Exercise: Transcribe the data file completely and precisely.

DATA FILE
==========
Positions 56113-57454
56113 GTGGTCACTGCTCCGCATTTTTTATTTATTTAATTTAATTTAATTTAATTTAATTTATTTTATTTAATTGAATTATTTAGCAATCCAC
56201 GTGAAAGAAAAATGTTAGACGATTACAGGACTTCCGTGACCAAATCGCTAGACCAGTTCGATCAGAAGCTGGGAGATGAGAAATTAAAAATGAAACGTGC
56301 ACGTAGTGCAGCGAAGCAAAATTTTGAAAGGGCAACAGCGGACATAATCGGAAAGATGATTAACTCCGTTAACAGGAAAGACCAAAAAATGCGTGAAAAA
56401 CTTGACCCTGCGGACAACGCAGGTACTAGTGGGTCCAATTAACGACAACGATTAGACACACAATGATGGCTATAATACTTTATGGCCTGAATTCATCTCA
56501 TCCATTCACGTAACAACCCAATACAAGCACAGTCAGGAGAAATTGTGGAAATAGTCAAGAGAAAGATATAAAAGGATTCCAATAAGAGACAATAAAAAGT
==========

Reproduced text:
Positions 56113-57454
56113 GTGGTCACTGCTCCGCATTTTTTATTTATTTAATTTAATTTAATTTAATTTAATTTATTTTATTTAATTGAATTATTTAGCAATCCAC
56201 GTGAAAGAAAAATGTTAGACGATTACAGGACTTCCGTGACCAAATCGCTAGACCAGTTCGATCAGAAGCTGGGAGATGAGAAATTAAAAATGAAACGTGC
56301 ACGTAGTGCAGCGAAGCAAAATTTTGAAAGGGCAACAGCGGACATAATCGGAAAGATGATTAACTCCGTTAACAGGAAAGACCAAAAAATGCGTGAAAAA
56401 CTTGACCCTGCGGACAACGCAGGTACTAGTGGGTCCAATTAACGACAACGATTAGACACACAATGATGGCTATAATACTTTATGGCCTGAATTCATCTCA
56501 TCCATTCACGTAACAACCCAATACAAGCACAGTCAGGAGAAATTGTGGAAATAGTCAAGAGAAAGATATAAAAGGATTCCAATAAGAGACAATAAAAAGT